Easter Island: Full size of Moai Statues uncovered
- uploaded: Oct 23, 2011
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Excavation Season IV July-August 2011
Jo Anne Van Tilburg presents the Datashare project to the park directors
Statue RR-001-156, EISP 2011.
We have just returned from Excavation Season IV and statue (moai) RR-001-156 in Quarry Two, Rano Raraku, Rapa Nui (Easter Island)! The reports of previous field seasons are filed in the EISP Archives as Excavation Season I, Season II, and Season III or Conservation Season I and Conservation Season II.
Our three main goals for statue (moai) RR-001-157 were to audit our drawings of very complex stratigraphic profiles, augment our existing photo-documentation as follow-up to Conservation Season II, and then to backfill the statue. We accomplished all of these goals.
In May, 2011, our colleagues Chris Fischer and Monica Bahamondez treated both statues with water repellant. On drizzly days or days with intermittent rain we were amazed to see how well the repellant did its job! Droplets quickly beaded up and didnâ€™t penetrate the surfaces of either statue. We noted that the stone surfaces usually dried within a maximum of ten minutes. These are subjective observations, of course. We await the detailed analysis by Chris and Monica of the extensive on-site environmental and stone condition data being downloaded bi-weekly by Tahira Edmunds.
Our continued excavation of RR-001-156 revealed more about the artisans, image-carvers, and ritual concerns of those who frequented Rano Raraku interior quarry over a long period of time. We uncovered an egg-shaped mass of concentrated, intensely pure red pigment (kieâ€™a) tucked away under an overhang of bedrock (papa) carved with petroglyphs. Red pigment was an indispensable part of Rapa Nui ritual life, and remains today a valuable part of personal display during performance art. Along with the â€œsignature stoneâ€ we uncovered earlier during excavation of RR-001-157, this find gives us a tantalizing glimpse into the past.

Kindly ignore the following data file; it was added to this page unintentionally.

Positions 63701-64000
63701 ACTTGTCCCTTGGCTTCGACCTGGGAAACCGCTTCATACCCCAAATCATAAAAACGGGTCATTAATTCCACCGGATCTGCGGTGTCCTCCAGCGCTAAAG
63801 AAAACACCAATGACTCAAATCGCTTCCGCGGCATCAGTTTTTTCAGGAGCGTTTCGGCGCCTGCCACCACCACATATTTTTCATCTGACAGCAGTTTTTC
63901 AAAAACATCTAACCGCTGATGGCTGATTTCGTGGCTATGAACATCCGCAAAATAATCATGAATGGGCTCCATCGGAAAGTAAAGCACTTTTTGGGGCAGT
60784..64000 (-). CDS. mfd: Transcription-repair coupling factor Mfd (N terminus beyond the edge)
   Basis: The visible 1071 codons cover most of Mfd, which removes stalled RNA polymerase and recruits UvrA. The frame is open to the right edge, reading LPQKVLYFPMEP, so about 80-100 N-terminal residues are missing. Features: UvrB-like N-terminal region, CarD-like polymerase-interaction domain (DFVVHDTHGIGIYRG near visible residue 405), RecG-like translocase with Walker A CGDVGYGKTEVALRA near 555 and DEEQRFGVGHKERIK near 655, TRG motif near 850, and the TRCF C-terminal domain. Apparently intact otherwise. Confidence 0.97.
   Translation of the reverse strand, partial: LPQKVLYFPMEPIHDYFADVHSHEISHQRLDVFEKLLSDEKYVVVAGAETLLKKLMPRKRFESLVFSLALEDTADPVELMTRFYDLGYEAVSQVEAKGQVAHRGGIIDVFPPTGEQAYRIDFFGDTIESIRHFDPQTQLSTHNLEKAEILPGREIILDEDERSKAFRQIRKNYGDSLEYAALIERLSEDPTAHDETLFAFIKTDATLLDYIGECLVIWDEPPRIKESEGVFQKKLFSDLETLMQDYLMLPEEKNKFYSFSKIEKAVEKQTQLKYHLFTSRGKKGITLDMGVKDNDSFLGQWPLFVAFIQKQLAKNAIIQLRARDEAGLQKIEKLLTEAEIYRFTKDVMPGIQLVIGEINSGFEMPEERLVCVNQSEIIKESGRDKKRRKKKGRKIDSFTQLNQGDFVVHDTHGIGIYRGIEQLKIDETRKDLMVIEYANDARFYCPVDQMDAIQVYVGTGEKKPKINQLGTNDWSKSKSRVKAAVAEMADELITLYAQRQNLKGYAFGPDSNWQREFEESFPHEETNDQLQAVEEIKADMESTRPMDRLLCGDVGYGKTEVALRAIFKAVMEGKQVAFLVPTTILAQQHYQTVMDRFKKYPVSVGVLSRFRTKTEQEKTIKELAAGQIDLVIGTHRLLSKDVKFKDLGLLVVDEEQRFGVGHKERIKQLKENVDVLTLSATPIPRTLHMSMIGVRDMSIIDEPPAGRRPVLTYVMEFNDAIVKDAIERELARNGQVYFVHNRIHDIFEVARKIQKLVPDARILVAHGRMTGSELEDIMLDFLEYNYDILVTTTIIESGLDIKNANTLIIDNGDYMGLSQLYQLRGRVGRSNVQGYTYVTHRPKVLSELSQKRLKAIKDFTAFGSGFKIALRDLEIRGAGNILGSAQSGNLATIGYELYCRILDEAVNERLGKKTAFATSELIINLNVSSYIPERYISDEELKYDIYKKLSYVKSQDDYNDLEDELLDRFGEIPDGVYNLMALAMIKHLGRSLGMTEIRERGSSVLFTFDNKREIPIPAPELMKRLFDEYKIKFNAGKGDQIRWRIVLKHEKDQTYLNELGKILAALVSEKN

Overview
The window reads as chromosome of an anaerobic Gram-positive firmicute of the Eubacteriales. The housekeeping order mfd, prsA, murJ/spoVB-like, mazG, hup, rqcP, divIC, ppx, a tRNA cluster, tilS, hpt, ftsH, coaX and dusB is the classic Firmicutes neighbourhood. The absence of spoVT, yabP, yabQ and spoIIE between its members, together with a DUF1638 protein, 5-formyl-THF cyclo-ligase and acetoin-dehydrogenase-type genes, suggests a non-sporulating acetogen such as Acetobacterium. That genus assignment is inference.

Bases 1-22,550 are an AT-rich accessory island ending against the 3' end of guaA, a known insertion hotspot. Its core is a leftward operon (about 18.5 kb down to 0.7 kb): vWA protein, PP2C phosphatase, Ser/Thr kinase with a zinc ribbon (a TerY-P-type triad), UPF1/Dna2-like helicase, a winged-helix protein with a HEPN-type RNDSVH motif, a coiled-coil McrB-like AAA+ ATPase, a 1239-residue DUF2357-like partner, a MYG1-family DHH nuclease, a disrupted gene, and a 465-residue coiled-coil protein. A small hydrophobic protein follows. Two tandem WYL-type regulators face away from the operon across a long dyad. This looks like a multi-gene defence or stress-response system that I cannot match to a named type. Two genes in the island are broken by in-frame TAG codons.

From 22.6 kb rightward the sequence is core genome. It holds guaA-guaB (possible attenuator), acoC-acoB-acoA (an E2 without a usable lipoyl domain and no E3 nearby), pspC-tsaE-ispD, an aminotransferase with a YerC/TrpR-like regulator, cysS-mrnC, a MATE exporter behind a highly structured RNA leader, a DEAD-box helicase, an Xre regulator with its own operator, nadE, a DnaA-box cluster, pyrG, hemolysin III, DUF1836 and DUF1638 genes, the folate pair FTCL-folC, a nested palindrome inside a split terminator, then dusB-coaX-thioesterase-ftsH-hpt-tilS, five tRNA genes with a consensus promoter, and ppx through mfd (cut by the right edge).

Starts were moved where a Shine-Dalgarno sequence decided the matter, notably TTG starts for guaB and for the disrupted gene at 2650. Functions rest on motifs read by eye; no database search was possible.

Both statues, as you know from our previous letters, are intriguing because they are nearly unique on Easter Island. They and only one other statueâ€”of over 1,000 we have documentedâ€”have complex petroglyphs carved on their backs, faces, and arms. The carvings are often variants of a narrow range of elements and are arrayed in very interesting compositions. Most are well within the norm of Rapa Nui iconography, but some are very unusual. Many are crescent designs referred to as vaka (canoe), but they may be rei miro (gorget). CristiÃ¡n ArÃ©valo Pakarati, co-director of EISP, has spent hundreds of hours on site over the past months painstakingly measuring and drawing the elements. In January of 2012 the UCLA Rock Art Archive will host a Rapa Nui student who will use CristiÃ¡nâ€™s drawings and our EISP rock art database to initiate a comparative study.